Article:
Consider the insurance policies and warranty offered by the brands you’re interested in, and whether these elements will work for you. Prices and cover can really vary, so take some time to shop around and find a policy that works for you and your needs. If you’re not sure where to start this one, talk to others: Scope’s online community is full of knowledgeable staff and disabled people who might be able to give you some pointers. It’s also worth bearing in mind that if you’re disabled or have a long-term condition, you’re entitled to VAT-exemption on ‘products designed or adapted for your own personal or domestic use’ – the gov.uk website has further info on VAT-exemption and other financial help for disabled people.
Consider How Mobility Aids Will Fit Into Your Life
As I’m sure you’ll know if you’re reading this post, many people who use mobility aids are ambulatory users – they use their aids when they need them, as opposed to 24/7. If you’re completely new to mobility aids, it’s important to think about how they’ll fit into your way of life and how you’ll best be able to manage them.
A big thing for me, as somebody who uses a power-chair when out and about rather than in my home, was storage. I live in an inaccessible building, and after trial and error and an assessment with the mobility brand, we found that the best solution was for Janice the power-chair to live in the communal shed outside. If you’re in a similar position, think about all the elements of storing and moving about your mobility aids safely – extra equipment could be beneficial here. I use a weather-resistant sheet to protect my power-chair and a small trolley to help me move the heavy battery when it needs charging, and there are also dozens of different ramp designs you might find helpful if your mobility aid will be moving in and out of the place you live.
Before you commit to buying your mobility aid, think about every step of the process of using it when going about your life. Think about storage, maintenance, battery charging or protection, as well as the more obvious factors involved when it’s actually in use. Share your thoughts with family and friends to ensure there are no issues you might have missed, and together you can try and troubleshoot any barriers you might face.
Try Before You Buy
So you’ve gone through alllll the steps above and you think you’ve found The One. The mobility aid you’ve been dreaming of. Your hard work has paid off and you’re ready and waiting to welcome that bad boy into your life.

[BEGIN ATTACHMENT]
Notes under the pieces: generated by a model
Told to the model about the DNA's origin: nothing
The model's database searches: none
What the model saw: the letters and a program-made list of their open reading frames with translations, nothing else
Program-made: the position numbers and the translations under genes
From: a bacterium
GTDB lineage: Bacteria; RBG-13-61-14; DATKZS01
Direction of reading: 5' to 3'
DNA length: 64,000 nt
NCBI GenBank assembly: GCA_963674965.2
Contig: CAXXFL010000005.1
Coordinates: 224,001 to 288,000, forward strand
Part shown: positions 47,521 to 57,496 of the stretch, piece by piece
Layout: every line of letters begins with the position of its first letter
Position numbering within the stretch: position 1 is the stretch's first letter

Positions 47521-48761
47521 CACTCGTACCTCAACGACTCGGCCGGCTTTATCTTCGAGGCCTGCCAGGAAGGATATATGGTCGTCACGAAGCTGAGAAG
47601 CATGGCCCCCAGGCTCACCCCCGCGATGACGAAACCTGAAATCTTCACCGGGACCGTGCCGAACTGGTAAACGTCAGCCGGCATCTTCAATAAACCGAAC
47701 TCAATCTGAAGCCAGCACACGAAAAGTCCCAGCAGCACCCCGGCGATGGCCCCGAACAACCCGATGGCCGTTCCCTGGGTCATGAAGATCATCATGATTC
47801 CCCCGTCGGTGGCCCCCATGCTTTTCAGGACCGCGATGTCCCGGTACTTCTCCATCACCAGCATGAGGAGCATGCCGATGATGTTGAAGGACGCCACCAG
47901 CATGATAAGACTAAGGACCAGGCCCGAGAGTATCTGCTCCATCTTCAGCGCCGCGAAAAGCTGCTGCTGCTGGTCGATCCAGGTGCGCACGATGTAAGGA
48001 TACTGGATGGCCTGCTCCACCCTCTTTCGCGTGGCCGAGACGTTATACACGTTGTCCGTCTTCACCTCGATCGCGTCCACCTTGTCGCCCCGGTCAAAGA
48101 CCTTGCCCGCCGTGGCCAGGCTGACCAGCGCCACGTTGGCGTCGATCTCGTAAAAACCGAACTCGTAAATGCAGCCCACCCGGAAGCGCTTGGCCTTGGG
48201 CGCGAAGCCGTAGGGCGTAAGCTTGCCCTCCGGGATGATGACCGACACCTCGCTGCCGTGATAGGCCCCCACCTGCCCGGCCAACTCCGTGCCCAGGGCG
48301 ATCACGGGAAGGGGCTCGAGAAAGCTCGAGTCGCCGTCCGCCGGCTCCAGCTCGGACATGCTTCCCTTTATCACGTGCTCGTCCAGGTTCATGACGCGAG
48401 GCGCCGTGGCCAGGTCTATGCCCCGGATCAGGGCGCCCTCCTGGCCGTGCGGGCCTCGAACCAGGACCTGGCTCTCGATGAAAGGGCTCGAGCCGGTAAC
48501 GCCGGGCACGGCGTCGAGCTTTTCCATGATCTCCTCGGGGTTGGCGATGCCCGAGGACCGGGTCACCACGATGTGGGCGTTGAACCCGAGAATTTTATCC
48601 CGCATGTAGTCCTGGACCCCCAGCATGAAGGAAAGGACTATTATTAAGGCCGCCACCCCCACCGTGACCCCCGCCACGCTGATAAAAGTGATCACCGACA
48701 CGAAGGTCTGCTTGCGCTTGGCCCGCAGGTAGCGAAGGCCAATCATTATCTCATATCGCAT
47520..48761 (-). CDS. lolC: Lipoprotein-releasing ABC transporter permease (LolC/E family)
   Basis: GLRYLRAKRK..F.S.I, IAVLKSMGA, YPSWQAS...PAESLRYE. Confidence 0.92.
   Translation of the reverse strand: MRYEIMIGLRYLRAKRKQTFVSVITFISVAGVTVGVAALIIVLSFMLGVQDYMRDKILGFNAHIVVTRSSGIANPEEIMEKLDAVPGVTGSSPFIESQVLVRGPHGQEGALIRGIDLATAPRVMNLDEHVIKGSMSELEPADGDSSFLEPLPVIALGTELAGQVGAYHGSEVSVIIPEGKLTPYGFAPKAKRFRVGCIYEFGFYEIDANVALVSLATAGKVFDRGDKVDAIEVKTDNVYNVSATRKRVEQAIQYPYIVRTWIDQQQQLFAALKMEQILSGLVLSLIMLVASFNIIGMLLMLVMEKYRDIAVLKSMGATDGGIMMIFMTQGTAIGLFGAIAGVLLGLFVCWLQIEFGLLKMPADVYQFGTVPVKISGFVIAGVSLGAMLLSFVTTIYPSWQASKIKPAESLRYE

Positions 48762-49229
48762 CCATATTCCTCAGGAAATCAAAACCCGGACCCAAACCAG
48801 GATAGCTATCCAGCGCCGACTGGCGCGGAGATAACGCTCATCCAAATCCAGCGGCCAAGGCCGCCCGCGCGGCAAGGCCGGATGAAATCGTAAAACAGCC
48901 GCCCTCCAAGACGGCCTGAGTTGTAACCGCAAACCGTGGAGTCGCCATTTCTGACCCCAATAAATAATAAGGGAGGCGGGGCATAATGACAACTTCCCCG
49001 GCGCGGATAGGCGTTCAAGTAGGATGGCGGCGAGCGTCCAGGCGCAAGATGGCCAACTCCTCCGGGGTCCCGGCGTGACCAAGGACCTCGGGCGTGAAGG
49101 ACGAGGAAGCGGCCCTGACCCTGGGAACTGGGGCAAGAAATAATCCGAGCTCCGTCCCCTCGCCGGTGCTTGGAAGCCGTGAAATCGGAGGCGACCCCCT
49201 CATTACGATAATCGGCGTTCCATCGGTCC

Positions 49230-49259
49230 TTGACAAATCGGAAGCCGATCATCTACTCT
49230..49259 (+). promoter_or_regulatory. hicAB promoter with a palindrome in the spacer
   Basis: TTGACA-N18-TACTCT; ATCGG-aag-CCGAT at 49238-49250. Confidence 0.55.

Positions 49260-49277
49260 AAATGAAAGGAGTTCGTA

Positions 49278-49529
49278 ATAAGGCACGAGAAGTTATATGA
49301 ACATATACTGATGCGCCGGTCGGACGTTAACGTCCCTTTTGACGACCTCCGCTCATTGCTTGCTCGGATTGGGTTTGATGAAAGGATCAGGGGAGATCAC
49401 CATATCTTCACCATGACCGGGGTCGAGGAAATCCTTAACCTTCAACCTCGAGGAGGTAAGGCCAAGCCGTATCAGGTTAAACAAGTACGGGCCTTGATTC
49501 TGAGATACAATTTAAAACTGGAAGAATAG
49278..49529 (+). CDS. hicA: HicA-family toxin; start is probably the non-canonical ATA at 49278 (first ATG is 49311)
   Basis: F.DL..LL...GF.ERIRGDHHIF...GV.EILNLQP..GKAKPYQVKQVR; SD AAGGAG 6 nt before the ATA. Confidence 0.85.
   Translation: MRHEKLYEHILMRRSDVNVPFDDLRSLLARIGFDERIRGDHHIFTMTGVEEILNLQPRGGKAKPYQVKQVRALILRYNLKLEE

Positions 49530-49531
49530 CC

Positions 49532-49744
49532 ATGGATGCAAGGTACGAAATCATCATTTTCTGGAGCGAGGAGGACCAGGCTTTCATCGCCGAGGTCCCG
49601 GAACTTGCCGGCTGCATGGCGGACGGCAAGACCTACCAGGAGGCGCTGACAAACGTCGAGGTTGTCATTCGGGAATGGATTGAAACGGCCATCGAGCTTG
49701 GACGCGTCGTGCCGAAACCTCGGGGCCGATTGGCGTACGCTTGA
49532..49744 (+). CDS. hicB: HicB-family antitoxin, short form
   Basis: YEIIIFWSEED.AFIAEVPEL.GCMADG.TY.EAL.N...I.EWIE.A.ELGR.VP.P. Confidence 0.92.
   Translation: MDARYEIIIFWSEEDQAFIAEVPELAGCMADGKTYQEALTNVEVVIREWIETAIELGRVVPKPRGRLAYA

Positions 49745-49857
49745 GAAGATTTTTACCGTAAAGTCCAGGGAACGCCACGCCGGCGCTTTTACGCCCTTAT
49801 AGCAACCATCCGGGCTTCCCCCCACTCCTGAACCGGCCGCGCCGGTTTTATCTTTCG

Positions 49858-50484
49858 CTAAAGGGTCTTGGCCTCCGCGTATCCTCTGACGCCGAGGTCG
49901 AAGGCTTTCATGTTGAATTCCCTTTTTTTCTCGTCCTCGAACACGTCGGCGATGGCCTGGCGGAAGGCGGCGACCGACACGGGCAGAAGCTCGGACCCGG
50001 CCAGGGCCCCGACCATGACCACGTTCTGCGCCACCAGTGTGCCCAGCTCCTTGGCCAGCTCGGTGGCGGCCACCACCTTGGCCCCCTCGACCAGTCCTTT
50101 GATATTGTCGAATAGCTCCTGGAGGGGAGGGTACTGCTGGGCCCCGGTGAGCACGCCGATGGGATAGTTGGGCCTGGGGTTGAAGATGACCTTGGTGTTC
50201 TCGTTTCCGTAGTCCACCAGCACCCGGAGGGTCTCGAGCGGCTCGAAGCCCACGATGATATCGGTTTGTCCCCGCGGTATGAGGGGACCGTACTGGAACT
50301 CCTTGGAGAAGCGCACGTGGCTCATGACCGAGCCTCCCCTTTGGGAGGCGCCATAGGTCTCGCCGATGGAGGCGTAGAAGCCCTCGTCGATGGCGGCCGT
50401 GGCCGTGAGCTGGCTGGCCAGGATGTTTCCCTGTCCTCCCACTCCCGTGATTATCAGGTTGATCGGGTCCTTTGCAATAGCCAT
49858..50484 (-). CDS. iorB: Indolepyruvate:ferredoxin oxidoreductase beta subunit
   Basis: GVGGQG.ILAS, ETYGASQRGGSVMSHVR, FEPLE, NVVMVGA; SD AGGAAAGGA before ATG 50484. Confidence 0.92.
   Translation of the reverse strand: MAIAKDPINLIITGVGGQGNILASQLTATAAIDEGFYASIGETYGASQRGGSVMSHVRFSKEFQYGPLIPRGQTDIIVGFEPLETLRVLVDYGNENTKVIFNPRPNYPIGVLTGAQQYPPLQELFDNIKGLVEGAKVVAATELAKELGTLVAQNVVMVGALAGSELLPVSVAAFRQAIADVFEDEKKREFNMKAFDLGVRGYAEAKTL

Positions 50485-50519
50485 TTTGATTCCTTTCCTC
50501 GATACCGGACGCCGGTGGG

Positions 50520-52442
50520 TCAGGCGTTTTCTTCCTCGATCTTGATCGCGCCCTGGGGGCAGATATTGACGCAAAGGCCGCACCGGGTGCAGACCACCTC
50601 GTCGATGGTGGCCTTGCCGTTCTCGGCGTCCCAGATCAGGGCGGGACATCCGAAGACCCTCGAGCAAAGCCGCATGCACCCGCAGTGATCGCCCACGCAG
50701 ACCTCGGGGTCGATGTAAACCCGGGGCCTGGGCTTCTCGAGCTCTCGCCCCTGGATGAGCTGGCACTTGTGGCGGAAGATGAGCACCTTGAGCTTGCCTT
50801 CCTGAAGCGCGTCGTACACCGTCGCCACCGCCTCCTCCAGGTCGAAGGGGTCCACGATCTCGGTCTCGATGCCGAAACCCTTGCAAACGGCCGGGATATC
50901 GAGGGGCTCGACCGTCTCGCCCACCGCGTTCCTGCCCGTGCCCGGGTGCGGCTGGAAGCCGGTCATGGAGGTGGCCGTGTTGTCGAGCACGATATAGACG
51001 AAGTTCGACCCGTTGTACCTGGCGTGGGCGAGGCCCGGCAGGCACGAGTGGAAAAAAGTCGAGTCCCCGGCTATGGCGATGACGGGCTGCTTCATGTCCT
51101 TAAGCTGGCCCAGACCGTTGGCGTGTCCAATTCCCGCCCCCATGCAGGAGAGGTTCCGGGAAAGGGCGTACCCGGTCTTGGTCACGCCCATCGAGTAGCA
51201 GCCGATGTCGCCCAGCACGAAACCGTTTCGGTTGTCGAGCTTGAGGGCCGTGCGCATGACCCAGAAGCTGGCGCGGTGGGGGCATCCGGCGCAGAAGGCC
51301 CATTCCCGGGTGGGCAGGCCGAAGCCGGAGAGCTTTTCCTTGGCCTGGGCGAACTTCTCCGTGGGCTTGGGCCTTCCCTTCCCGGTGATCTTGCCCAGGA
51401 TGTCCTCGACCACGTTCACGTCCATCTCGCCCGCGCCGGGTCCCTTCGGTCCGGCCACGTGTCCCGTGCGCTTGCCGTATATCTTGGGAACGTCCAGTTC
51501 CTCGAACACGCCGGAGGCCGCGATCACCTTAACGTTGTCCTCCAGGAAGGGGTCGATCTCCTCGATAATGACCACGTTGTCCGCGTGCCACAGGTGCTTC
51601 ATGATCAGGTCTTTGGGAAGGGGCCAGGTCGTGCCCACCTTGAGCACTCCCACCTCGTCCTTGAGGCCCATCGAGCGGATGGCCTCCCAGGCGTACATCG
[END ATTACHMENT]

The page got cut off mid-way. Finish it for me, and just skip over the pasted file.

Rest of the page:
I cannot emphasise this final point enough. Even if you think you’ve found the perfect mobility aid, it’s so important to give it a test run before you commit to buying it. The more you can try it out the better, but even the quickest trial is better than none at all. Given the current global situation it isn’t quite as simple as it once was to just pop into a local mobility branch and have a play around, but it isn’t impossible. See if you can book an appointment with an advisor at a store which stocks the model you’re interested in – these people are trained in assessing your needs and ensuring you have the skills to manage your aid of choice independently.
I can still remember trying my model of power-chair for the first time and the absolute relief of finding it was actually a bit easier to manoeuvre than I was expecting. It’s such a shame it isn’t possible to take models out of the shop floor to test them, but there might be a workaround for this issue too: hiring the aids before you purchase them. My local Shopmobility branch had my exact chosen model of power-chair in their range, so I rented it out for the day (for a minimal donation to their company) and test ran it around the rather cobbly city centre of York where I live. If you don’t have a branch local to you, there may be other methods of trying before you buy – you can find some top tips for hiring mobility equipment in this post by My Mobility Guide. The more thoroughly you can test these aids out, the more certain you can feel in your decision to purchase.
Above all else, the most important thing to remember is that you know better than anybody else which mobility aids will be most beneficial to you. If you plan and research thoroughly, take responsibility for the admin, troubleshoot potential issues, and try out models of interest for yourself, you’ll be on track to find the mobility aid out there for you… and I truly hope it enhances your life as my mobility aids have enhanced mine.
[AD] Head to My Mobility Guide to find out more about their work! Do you have any tips and tricks for choosing mobility aids? Do feel free to share them in the comments: they might be helpful for other readers too!